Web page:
## Prime counting research, most telling

I like to talk about much of my research and push the reality of how simple it is, while mathematicians who supposedly care about important mathematics keep ignoring my results, but it's always with my prime counting research that people outside the field can check, and I am most puzzled by the behavior of the mathematical community.

I like to point out now that I wrote an article on the Wikipedia a while back which now is in the history:

http://en.wikipedia.org/w/index.php?title=Prime_counting_function&oldid=9142249

Sure it's a bit rough despite a few edits but not bad for a quick effort, and hey, how often do you write an entire encyclopedia article? It's a non-trivial task, even for me.

But, the way people go on and on about me and my research you'd think anyone could do it.

I have an explanation for questions about the prime distribution.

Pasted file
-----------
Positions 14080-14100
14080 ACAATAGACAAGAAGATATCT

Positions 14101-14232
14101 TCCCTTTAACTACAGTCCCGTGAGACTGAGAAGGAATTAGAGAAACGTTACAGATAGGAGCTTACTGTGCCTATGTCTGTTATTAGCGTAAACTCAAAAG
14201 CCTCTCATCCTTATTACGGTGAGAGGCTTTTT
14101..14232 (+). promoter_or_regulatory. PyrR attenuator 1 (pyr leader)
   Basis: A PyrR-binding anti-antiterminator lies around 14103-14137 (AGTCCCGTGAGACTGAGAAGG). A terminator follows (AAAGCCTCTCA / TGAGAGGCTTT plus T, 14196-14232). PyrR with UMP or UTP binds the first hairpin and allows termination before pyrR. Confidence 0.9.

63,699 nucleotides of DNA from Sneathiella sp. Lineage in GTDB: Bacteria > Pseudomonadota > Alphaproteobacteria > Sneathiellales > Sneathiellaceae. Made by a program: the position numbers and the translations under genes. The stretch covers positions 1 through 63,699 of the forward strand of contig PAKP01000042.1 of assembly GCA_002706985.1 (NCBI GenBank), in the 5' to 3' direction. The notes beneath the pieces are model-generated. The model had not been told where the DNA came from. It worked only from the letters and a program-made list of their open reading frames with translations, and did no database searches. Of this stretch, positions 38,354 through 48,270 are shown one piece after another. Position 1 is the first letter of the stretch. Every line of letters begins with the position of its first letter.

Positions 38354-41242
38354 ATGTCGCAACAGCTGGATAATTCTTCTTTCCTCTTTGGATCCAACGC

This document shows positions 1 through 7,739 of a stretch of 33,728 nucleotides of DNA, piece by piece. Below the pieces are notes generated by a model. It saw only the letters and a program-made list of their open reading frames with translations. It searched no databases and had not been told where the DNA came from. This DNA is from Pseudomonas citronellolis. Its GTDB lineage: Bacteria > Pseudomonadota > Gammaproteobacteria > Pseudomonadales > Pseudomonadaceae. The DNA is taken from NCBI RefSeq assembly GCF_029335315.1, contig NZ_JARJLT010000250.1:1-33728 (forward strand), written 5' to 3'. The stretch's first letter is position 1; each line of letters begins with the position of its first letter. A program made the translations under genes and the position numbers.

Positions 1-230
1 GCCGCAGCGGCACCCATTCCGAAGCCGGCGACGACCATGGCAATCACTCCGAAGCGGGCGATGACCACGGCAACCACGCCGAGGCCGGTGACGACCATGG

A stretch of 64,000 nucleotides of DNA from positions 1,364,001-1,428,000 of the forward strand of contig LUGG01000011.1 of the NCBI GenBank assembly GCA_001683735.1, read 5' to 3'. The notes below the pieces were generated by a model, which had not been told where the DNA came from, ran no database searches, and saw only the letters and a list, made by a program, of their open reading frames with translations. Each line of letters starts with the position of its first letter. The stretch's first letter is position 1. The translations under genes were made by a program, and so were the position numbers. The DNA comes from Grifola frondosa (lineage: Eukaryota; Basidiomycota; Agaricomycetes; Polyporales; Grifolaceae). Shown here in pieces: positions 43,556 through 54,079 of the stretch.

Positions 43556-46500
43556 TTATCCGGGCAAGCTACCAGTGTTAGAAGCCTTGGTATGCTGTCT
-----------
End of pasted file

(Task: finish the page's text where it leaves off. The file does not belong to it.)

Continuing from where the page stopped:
It's a simple explanation. Maybe it's not sexy enough for many of you, who love the complexity of the Riemann Hypothesis, but it's an answer.

I know you don't want the answer. I know because it's been years since I found it and mathematicians are still acting as if the answer isn't out there.

But it's the answer, so it won't change. You can go your entire lives, with lies, convince yourselves that you care about mathematics when you don't. Hold on to information that is not what is true, and it doesn't change.

The Pythagorean Theorem didn't actually belong to Pythagoras. Knowledge has value beyond your feelings about that knowledge.

Yes, I'm sure some of you would just as soon slit your wrists as live in a world where I'm known for what I actually accomplished, but it's not really my math.

You're robbing yourselves, robbing the world, and your feelings on this issue are just childish.

Hiding information from the world to attack the discoverer is not brilliant, and it's so obvious that you must have realized I could figure it out.

You people want to hurt me. And to you the simplest way is to deny my research.

So? People like to hurt each other. What does that have to do with mathematics?